Time for rooky mistake #4 and our biggest mistake. A watercourse is not a safety loop.
This may be stating the obvious. But from our meeting with Randell I recalled him talking with enthusiasm about the great Nackara River. A wide north-south creek bed used by the owner to traverse his property. And I (erroneously) recalled that he was also referring to this creek bed as the safety loop. What a mistake to make. We hopped into the nearest wide creek bed and started following it. You’d think that the rocky section, the south easterly direction and the fence across the creek bed would have raised some alarm bells, but no, we kept going until the terrain started going uphill. Needless to say 45 minutes later we were back at the windmill. It was pitch black by now.
We still had no idea though where the actual safety loop was or what it looked like and in the dark any kind of clearing looks like a track. Still we thought we learned our lesson and actually counted our steps from the windmill. About 400m we thought. 495m later, still no track!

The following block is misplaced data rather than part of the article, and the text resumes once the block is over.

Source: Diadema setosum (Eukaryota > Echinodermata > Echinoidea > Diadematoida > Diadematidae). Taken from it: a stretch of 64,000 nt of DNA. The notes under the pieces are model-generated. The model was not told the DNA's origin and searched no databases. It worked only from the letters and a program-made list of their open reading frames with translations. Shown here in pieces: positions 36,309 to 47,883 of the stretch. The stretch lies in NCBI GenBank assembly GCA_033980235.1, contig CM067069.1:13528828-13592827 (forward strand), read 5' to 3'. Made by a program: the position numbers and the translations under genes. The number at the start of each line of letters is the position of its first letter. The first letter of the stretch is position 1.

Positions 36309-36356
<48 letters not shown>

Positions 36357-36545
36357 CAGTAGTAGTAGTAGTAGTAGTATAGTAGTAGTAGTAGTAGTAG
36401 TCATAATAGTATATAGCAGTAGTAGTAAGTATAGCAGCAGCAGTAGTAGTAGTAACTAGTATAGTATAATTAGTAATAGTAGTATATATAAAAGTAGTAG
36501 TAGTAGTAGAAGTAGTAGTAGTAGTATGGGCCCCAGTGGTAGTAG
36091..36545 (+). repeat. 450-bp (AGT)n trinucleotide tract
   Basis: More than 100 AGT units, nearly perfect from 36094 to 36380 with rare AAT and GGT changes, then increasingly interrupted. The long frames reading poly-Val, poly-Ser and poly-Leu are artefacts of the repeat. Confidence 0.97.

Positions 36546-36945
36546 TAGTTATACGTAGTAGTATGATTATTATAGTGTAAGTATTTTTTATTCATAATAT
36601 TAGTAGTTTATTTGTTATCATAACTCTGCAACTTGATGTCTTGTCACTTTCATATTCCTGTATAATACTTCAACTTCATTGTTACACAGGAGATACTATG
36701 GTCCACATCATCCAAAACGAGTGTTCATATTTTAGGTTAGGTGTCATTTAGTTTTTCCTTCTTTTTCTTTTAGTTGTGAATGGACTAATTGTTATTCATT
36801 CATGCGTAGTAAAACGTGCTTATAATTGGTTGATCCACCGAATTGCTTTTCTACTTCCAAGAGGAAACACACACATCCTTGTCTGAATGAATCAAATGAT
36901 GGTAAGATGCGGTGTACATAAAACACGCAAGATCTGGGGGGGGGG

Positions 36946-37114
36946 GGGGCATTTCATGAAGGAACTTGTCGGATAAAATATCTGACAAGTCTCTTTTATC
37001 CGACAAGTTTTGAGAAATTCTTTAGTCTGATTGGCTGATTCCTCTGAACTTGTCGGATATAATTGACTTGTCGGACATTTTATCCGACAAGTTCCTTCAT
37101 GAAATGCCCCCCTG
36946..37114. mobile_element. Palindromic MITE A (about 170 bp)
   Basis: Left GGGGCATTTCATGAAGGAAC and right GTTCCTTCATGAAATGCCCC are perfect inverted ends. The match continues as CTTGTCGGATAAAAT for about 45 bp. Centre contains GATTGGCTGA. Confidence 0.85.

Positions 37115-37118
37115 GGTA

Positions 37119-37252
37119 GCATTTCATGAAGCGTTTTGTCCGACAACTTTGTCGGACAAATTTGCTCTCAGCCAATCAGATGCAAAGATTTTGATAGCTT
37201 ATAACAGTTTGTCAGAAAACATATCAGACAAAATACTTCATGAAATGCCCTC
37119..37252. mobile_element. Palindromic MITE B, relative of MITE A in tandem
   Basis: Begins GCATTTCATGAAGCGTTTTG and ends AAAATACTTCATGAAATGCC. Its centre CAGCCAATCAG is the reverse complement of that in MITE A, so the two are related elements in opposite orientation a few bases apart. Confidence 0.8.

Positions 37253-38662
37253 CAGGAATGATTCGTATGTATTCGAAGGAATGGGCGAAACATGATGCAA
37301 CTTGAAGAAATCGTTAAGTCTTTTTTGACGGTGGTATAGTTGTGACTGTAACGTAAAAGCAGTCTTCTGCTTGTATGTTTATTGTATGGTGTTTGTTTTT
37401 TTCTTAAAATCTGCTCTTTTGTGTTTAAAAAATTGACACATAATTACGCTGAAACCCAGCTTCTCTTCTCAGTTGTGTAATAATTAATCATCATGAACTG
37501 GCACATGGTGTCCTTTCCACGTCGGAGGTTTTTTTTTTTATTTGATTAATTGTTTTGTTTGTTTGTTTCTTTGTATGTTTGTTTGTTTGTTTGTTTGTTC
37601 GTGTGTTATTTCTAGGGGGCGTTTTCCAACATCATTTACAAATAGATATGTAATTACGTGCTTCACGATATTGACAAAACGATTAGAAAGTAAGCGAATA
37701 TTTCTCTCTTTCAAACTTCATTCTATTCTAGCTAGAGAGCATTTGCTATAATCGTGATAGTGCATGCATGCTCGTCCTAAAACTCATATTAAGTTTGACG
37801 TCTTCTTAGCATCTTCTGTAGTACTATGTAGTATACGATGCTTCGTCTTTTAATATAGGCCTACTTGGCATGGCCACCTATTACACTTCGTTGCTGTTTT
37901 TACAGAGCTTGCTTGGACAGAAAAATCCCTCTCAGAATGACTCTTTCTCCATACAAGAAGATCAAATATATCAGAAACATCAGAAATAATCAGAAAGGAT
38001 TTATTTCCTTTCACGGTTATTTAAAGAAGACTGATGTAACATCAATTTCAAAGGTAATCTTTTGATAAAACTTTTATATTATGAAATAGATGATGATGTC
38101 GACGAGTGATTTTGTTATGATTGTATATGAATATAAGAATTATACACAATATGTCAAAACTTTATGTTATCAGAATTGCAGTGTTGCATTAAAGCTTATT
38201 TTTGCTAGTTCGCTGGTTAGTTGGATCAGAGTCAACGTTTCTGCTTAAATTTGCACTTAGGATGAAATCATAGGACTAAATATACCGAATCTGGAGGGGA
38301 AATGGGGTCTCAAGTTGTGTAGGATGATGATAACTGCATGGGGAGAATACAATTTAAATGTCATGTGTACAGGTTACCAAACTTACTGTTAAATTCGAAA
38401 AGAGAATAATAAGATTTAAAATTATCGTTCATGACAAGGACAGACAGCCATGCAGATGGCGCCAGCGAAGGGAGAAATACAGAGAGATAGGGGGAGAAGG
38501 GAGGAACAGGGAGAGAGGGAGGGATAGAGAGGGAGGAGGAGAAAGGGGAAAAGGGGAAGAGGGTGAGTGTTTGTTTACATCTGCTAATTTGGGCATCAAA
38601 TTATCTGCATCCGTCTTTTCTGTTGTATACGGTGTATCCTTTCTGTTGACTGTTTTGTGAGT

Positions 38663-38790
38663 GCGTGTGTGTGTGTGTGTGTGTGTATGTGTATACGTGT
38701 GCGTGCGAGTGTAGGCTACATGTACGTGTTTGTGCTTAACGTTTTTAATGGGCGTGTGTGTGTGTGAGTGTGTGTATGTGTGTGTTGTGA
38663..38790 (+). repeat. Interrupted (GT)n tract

Resigned to the fact we must have missed the track we took the only logical option and started walking south. This is where the rogaining gods took pity on us as we suddenly saw some lights behind us. “They must be on the track”, we muttered and we started walking towards them and literally 10m later we hit the safety loop.
With our confidence severely dented we decided to stick to the track and skip control 35. â’We now need a junction with a track to the westâ€ I relayed to Callum and we continued on our merry way. This is where rooky mistake #5 occurred: Not all tracks are on the map.
Already guilty of Rooky mistake #3, we had no real idea how far we had progressed so when a junction was found we promptly took it, even though we did have a burning gut feel that something was amiss. The track happened to follow roughly the same direction as the actual junction we needed and we even found the left turn towards HH that was required. Except we were about 1km further north than we thought. We realised things were not quite right when we discovered (in Callum’s words) Ivan Milat’s caravan.
So we were lost for the third time and this time we really had no option but to start walking south.